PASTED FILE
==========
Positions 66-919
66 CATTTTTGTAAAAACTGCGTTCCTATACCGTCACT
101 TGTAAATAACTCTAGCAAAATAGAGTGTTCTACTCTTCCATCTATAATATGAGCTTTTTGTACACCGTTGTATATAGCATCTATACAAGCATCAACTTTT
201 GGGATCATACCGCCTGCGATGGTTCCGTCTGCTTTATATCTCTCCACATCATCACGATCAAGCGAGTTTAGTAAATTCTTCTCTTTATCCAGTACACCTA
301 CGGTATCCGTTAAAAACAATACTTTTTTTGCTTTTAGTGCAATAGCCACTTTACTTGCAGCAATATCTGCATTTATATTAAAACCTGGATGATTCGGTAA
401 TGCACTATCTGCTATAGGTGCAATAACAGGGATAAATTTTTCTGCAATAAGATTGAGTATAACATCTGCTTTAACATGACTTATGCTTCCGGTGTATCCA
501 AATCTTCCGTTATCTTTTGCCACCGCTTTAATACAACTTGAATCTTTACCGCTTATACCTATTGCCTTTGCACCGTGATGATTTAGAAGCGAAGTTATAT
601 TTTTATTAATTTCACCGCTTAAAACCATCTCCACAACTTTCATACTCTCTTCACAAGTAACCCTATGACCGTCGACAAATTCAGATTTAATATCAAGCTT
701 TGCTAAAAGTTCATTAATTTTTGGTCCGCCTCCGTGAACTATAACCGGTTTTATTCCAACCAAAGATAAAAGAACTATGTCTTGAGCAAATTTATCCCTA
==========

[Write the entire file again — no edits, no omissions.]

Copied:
Positions 66-919
66 CATTTTTGTAAAAACTGCGTTCCTATACCGTCACT
101 TGTAAATAACTCTAGCAAAATAGAGTGTTCTACTCTTCCATCTATAATATGAGCTTTTTGTACACCGTTGTATATAGCATCTATACAAGCATCAACTTTT
201 GGGATCATACCGCCTGCGATGGTTCCGTCTGCTTTATATCTCTCCACATCATCACGATCAAGCGAGTTTAGTAAATTCTTCTCTTTATCCAGTACACCTA
301 CGGTATCCGTTAAAAACAATACTTTTTTTGCTTTTAGTGCAATAGCCACTTTACTTGCAGCAATATCTGCATTTATATTAAAACCTGGATGATTCGGTAA
401 TGCACTATCTGCTATAGGTGCAATAACAGGGATAAATTTTTCTGCAATAAGATTGAGTATAACATCTGCTTTAACATGACTTATGCTTCCGGTGTATCCA
501 AATCTTCCGTTATCTTTTGCCACCGCTTTAATACAACTTGAATCTTTACCGCTTATACCTATTGCCTTTGCACCGTGATGATTTAGAAGCGAAGTTATAT
601 TTTTATTAATTTCACCGCTTAAAACCATCTCCACAACTTTCATACTCTCTTCACAAGTAACCCTATGACCGTCGACAAATTCAGATTTAATATCAAGCTT
701 TGCTAAAAGTTCATTAATTTTTGGTCCGCCTCCGTGAACTATAACCGGTTTTATTCCAACCAAAGATAAAAGAACTATGTCTTGAGCAAATTTATCCCTA